Beauty + Terror

Kevin Kopelson

  • Robert Mapplethorpe: The Archive by Frances Terpak and Michelle Brunnick
    Getty Research Institute, 240 pp, £32.50, March 2016, ISBN 978 1 60606 470 2
  • Robert Mapplethorpe: The Photographs by Paul Martineau and Britt Salvesen
    Getty Museum, 340 pp, £40.00, March 2016, ISBN 978 1 60606 469 6

In New York in the 1960s, your first sight of gay pornography may well have been in public, looking in a sex shop window. If you were a gay kid, but closeted you would have reacted with pleasure, certainly, maybe even bliss – what Roland Barthes called jouissance. But there would also have been an inexplicable, almost sickening lust, and the fear of being seen looking. If you could bring yourself to buy one or two of these magazines, sealed in cellophane, or were allowed to buy them, your reaction – now perusing a magazine at home, in private – would perhaps then have included shock at discovering that the sex acts on display, or simply suggested, were at all possible; hope that you yourself would soon be performing them; anxiety that you yourself might be gay; shame about being gay; the fear, as well as nervous excitement, about what, beyond the sex, adult life would be like for you; and awe, if not also envy, of the almost impossible beauty of these men – all of them white men – shown naked on the page.

Self-portrait for the ‘Don’t Touch Here’ exhibition announcement by Robert Mapplethorpe (1973)
Self-portrait for the ‘Don’t Touch Here’ exhibition announcement by Robert Mapplethorpe (1973)

If you were also very shy, as Robert Mapplethorpe was (born in 1946, he was in the 1960s still a very young artist making jewellery, collages and assemblages inspired by Joseph Cornell, and not yet taking photographs inspired by Nadar, Stieglitz and Steichen), you wouldn’t merely have been afraid of being seen, you would have dreaded it. In private, you would have dreaded what life would be like. Alongside the hope that you yourself would soon have sex there would also, perhaps, have been hopelessness. You yourself, you may have felt, would never be able to respond – properly – to a come-on, or be able to seduce anyone else.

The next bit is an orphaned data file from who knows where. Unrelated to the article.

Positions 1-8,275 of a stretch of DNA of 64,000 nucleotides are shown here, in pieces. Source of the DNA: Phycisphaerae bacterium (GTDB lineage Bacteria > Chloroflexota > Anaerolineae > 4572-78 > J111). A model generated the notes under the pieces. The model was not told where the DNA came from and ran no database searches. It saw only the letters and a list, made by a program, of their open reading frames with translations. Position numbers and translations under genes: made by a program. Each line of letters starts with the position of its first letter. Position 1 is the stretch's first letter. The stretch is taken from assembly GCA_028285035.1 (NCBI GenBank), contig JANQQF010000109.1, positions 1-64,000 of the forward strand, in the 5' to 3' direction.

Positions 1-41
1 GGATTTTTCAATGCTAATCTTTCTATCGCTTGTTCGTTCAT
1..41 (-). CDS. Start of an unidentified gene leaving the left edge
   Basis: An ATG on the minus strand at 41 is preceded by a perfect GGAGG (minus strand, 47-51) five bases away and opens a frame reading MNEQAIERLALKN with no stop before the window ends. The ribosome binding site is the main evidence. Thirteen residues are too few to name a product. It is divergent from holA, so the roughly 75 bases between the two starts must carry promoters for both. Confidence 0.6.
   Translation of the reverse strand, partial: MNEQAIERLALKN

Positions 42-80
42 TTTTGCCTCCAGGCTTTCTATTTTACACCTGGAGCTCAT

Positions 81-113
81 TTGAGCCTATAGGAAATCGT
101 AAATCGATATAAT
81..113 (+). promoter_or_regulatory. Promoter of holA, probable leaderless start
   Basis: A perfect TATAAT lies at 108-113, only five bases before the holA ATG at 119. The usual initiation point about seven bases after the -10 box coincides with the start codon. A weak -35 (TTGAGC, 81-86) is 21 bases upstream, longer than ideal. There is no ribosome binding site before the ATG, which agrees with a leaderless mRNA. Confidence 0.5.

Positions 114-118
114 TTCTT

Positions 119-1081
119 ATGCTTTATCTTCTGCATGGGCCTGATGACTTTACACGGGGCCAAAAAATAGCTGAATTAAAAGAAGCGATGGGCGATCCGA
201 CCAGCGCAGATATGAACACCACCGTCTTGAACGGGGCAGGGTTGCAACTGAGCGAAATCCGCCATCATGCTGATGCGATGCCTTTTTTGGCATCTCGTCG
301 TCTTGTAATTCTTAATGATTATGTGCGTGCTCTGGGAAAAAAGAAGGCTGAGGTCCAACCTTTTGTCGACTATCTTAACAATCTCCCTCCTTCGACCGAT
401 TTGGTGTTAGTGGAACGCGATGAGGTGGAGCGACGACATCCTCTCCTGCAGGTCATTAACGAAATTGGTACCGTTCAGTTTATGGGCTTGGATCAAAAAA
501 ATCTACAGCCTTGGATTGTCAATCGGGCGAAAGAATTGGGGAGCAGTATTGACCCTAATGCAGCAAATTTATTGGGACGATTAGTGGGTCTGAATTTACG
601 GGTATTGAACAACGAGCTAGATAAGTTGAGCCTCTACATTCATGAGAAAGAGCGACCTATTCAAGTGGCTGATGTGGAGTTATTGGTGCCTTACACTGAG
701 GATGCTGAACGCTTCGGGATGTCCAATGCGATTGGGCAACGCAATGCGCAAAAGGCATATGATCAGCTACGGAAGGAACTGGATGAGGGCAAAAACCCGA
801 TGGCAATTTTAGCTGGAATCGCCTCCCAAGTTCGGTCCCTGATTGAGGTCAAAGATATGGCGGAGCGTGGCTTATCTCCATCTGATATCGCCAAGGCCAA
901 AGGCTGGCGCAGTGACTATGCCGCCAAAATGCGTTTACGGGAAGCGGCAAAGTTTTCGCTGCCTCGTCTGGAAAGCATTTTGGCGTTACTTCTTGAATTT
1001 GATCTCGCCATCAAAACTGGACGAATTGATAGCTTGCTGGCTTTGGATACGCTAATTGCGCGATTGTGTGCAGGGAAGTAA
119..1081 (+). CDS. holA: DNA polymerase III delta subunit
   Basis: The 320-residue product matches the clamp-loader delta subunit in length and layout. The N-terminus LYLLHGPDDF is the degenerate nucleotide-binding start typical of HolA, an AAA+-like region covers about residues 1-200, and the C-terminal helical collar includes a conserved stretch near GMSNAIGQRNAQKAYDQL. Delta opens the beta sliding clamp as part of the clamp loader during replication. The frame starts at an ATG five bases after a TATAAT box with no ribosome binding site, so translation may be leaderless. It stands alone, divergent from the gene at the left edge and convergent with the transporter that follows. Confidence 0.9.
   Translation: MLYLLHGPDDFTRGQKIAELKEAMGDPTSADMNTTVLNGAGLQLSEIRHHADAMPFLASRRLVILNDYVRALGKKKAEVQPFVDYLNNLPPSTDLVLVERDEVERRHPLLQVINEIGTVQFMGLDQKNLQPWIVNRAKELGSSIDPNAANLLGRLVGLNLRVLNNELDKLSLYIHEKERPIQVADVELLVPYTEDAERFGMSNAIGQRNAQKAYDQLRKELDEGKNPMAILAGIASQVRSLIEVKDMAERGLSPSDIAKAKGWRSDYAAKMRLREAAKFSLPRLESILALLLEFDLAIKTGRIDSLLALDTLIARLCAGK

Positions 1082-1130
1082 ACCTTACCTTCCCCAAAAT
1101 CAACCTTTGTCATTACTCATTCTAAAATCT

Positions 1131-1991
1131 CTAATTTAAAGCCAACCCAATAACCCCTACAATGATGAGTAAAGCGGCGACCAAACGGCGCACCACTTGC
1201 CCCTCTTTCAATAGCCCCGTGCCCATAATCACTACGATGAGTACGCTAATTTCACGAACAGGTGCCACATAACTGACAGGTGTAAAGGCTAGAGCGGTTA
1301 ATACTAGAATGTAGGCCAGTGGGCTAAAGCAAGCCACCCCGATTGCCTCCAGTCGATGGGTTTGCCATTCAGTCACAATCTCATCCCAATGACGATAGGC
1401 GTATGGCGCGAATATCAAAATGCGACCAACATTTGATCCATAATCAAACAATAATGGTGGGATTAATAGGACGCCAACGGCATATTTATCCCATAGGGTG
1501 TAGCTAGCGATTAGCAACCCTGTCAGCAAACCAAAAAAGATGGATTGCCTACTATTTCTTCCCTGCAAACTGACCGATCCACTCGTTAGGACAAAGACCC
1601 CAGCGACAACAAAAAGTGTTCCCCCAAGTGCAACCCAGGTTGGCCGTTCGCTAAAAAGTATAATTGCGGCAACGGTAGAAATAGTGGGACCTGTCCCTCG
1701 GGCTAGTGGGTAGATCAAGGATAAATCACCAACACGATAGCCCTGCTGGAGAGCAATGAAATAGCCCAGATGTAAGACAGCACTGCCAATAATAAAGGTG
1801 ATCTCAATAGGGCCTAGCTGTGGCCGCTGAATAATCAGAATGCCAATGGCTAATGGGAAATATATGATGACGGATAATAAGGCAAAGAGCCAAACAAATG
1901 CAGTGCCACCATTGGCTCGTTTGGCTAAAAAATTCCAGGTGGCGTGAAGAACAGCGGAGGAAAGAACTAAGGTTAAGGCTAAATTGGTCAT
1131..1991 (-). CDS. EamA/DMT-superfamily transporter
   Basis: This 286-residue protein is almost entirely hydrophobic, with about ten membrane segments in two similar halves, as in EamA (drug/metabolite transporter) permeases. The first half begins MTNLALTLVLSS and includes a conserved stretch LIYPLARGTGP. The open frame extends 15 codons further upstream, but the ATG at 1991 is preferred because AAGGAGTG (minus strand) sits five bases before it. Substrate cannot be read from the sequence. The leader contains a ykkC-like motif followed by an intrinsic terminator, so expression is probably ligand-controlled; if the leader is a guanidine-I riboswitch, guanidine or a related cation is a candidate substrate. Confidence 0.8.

If you were raised Catholic, as Mapplethorpe was, it might also have seemed to you – as visions of Christ on the cross danced in your head – that the adult male body shown naked, or nude, rather, or at least the white male and rather Christ-like body shown nude, was a figure of transcendence. But the shame you felt about being gay would – I can only imagine, as I myself am not Catholic – have been an especially guilt-ridden shame. If you were into drugs already, as Mapplethorpe was, well, I’ve never done drugs either, so I can’t really imagine what else your feelings would have involved. But I imagine it would have been something else.

Mapplethorpe never put his actual reaction, public or private, into words of that sort. He put it, eventually, into photographs, and not just the homoerotic male nudes, which show both black men and white men, as well as the somewhat pornographic, sometimes seemingly painful and violent – or sadomasochistic – semi-nudes (those men are usually in leather). He put it into self-portraits, artist portraits, society portraits, celebrity portraits, figure studies and even still lifes – almost all of them done in black-and-white. And he expected, for some reason, or perhaps he just hoped, that other people, gay or not, shy or not, Catholic or not, druggy or not, would react to them as he did. Perhaps, then, the Mapplethorpe aesthetic should be said to have involved ‘defamiliarisation’ – ostranenie, as Viktor Shklovsky called it – on acid. Or maybe defamiliarisation on poppers. ‘Art exists that one may recover the sensation of life,’ Shklovsky didn’t quite say. ‘It exists to make one feel things, to make the cock cocky.’

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[*] Koestenbaum wrote about Mapplethorpe in the LRB of 25 January 1996.